on architect's drawings to ensure accuracy.  This should include
specialty ridge and eave tiles, decorative trim, partial "squares"
approximately 10-20 per cent allowance for breakage, and extra
tiles to store for repairing incidental damage later on.  Once at
the site, the tile is evenly distributed in piles on the roof,
within easy reach for the roofers.

The tiles are laid beginning with the first course at the lower
edge of the roof at the eaves.  The method by which roofing tiles
are laid and attached varies, depending on the type and design of
the tiles and roof shape, as well as on regional practice and local
weather conditions.  A raised fascia, a cant strip, a double or
triple layer of tiles, or special "birdstop" tiles for under the
eaves, may be used to raise the first row of tiles to the requisite
height and angle necessary for the best functioning of the roof.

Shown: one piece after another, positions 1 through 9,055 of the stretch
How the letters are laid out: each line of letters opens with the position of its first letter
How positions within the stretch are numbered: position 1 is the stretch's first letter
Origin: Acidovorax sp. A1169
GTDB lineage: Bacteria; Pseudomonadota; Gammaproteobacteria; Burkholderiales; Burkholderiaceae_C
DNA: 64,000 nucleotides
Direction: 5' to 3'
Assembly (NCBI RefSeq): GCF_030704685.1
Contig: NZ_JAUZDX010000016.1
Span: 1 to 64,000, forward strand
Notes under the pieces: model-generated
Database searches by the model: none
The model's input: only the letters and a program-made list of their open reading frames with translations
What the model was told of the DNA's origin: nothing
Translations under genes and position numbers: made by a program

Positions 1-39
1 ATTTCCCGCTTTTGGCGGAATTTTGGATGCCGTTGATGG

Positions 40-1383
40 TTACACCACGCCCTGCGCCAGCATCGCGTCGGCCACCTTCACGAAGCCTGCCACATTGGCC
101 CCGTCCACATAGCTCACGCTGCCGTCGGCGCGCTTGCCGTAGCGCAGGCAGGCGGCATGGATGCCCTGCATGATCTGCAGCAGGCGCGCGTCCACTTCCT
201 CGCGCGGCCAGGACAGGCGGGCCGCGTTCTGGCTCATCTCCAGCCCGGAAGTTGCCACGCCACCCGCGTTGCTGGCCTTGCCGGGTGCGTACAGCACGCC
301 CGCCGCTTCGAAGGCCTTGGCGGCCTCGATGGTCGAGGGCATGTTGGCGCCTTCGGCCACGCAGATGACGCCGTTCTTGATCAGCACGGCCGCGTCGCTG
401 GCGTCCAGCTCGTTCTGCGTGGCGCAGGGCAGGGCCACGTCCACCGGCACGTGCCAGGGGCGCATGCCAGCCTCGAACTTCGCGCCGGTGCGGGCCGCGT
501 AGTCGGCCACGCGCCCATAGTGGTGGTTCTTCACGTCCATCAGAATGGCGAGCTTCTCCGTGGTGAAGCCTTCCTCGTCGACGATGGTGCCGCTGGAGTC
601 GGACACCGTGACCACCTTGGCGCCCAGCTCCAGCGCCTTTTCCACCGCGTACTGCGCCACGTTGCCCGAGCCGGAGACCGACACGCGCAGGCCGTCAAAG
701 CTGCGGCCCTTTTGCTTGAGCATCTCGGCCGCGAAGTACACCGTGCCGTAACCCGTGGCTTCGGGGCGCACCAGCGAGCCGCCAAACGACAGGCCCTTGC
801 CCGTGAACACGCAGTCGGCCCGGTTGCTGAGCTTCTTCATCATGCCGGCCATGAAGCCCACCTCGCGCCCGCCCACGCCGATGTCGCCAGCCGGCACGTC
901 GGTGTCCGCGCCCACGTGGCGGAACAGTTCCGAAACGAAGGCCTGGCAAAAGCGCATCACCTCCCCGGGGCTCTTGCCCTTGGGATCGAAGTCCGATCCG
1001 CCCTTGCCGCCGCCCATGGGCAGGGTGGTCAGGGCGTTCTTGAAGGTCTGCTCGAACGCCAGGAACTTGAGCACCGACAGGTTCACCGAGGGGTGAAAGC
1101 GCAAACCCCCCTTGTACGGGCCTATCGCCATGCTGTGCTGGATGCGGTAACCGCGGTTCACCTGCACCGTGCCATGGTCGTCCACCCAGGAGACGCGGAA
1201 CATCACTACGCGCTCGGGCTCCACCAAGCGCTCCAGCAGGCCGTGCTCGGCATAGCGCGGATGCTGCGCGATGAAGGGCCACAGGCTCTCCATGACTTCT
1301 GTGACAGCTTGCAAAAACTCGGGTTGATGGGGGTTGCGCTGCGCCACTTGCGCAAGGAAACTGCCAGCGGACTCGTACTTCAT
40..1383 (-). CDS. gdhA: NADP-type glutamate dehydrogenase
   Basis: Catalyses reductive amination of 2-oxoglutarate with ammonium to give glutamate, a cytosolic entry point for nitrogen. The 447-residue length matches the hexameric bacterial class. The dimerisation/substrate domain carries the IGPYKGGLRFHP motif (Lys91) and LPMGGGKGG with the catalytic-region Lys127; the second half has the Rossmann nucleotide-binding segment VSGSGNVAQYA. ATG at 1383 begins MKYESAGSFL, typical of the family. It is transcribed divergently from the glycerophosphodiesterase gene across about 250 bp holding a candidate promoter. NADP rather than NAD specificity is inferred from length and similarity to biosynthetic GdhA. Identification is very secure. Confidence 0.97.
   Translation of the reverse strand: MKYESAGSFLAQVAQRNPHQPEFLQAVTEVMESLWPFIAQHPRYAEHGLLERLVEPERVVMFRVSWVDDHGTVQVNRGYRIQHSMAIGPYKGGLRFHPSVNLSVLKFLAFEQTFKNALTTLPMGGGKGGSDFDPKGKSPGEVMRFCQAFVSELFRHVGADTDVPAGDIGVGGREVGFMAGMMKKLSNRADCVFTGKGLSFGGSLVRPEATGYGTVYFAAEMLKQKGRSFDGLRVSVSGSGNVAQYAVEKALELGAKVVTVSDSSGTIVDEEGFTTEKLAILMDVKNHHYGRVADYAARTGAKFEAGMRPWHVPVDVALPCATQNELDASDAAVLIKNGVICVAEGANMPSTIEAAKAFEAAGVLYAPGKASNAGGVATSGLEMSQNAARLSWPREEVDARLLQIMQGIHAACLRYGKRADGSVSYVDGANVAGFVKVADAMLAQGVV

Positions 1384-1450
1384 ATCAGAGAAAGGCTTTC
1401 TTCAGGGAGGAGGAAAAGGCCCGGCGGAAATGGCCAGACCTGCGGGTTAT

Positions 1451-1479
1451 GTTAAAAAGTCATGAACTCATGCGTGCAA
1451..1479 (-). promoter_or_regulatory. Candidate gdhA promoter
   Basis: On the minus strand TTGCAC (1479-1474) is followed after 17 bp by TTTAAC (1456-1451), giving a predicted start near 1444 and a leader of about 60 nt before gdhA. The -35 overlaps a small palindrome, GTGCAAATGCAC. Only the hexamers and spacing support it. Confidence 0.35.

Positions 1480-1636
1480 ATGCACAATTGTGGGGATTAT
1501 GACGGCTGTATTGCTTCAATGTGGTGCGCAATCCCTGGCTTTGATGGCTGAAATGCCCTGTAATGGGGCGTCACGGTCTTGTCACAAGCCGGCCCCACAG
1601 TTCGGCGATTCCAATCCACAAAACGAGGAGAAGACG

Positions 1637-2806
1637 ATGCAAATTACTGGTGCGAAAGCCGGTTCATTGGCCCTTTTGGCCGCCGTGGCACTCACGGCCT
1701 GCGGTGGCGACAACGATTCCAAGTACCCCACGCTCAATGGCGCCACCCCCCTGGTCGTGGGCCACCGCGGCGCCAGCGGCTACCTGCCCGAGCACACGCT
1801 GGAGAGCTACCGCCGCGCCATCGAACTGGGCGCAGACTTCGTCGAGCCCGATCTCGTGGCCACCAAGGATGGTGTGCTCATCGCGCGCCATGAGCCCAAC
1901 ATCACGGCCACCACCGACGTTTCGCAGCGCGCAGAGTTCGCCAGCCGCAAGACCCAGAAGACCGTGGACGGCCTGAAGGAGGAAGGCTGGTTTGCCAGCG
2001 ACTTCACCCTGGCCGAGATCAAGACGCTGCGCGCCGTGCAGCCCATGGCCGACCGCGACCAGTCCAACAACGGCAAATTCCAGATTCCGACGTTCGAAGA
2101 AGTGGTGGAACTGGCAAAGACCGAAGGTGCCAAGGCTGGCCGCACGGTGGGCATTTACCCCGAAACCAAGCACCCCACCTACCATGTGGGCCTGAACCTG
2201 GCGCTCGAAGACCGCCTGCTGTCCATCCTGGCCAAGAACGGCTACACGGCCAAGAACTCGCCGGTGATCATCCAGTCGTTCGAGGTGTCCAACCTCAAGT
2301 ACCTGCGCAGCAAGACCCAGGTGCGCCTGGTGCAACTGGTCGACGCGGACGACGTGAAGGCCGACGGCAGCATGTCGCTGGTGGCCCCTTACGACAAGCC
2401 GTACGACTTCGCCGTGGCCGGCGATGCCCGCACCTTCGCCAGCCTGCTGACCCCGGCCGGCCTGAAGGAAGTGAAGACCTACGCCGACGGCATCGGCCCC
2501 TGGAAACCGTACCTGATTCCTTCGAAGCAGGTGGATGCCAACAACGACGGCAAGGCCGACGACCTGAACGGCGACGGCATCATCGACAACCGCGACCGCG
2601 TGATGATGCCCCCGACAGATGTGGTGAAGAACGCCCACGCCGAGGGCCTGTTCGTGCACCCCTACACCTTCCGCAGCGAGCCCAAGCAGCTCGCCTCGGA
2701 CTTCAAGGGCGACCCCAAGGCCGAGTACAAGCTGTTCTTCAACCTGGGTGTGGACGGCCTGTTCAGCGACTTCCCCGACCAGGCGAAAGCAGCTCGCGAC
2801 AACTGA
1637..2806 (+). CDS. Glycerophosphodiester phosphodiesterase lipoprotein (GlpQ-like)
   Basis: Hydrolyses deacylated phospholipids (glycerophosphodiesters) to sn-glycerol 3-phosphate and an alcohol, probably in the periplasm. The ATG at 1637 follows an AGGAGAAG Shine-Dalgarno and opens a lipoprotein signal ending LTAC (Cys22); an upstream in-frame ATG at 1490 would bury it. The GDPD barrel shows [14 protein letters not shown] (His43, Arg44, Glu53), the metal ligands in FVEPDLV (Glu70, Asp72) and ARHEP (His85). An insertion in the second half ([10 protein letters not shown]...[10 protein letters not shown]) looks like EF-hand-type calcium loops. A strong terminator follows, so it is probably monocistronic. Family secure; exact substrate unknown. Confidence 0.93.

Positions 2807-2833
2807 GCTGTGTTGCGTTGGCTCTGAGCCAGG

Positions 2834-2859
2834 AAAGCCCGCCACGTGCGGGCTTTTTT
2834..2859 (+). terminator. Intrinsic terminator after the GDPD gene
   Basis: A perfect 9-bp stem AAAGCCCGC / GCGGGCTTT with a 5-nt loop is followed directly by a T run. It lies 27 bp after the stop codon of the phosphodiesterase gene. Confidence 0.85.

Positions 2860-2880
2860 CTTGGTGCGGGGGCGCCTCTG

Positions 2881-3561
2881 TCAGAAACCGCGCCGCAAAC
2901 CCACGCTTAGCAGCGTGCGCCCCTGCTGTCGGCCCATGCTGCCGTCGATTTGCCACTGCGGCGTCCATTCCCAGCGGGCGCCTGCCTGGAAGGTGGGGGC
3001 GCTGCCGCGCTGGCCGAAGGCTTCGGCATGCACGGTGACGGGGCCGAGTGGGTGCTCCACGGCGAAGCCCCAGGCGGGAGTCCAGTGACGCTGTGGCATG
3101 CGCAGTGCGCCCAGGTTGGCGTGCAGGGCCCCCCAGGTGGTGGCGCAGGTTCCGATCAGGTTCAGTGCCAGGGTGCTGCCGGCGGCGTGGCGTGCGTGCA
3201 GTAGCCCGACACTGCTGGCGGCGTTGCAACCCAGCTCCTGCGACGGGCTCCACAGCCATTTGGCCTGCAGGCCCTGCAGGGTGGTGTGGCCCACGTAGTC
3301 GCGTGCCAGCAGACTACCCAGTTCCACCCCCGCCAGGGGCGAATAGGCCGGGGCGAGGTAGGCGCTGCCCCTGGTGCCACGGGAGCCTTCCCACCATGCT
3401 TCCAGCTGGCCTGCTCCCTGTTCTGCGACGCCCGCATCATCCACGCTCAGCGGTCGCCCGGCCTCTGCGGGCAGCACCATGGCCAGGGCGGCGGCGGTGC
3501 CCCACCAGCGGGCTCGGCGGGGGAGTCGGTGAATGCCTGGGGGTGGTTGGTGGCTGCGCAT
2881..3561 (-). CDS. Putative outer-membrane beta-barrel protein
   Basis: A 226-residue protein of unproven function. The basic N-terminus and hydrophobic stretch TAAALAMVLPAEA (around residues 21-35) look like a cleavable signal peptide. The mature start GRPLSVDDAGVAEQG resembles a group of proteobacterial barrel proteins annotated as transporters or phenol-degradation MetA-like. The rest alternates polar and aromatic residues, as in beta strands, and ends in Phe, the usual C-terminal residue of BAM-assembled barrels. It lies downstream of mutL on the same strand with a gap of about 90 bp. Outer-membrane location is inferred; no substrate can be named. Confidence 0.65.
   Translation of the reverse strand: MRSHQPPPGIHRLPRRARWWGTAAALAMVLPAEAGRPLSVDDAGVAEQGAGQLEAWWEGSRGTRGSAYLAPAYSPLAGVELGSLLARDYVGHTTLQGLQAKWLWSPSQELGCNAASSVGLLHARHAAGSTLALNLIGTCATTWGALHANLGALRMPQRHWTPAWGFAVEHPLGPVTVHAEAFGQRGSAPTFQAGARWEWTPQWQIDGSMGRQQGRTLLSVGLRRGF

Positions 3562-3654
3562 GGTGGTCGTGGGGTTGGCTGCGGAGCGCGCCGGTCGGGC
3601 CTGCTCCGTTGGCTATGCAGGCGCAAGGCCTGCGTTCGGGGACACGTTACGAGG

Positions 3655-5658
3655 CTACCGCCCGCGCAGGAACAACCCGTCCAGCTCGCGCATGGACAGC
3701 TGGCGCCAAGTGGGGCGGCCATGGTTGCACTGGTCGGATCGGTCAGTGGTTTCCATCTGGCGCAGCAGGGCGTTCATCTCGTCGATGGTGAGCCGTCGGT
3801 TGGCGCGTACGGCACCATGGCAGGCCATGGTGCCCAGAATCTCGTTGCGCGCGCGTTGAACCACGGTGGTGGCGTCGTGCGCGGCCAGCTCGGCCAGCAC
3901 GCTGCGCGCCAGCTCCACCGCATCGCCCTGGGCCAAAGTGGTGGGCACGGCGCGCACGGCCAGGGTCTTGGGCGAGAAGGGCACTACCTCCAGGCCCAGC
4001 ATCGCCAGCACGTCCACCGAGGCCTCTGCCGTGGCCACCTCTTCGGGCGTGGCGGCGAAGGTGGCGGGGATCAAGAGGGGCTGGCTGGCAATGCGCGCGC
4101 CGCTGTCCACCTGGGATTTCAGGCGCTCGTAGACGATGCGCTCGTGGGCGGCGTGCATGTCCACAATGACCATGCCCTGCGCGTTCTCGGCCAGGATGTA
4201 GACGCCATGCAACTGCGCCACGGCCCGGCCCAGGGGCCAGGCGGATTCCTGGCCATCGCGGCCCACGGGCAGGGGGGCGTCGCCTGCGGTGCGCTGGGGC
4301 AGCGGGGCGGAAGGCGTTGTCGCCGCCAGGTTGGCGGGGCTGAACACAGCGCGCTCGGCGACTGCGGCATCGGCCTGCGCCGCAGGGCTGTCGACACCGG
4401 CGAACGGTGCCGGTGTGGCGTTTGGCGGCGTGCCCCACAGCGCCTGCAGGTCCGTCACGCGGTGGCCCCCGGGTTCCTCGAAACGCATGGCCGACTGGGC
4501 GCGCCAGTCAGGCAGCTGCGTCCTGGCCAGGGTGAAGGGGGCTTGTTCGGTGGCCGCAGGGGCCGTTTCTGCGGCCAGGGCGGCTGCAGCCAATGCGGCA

The tile is positioned to overhang the previously installed gutter
system by at least 1-1/2" (4cm) to ensure that rainwater discharges
into the central portion of the gutter.  Once this first course is
carefully fitted and examined from the ground level for
straightness and color nuances, and adjusted accordingly,
successive courses are lapped over the ones below as the roofer
works diagonally up the roof toward the ridge.  Positioning and
laying tiles in a 10'x 10' (25cm x 25cm) square may take on the
average of 16 1/2 man hours.


Most flat clay tiles have one or two holes located at the top, or
on a "nib" or "lug" that projects vertically either from the face
or the underside of the tiles, for nailing the tile to the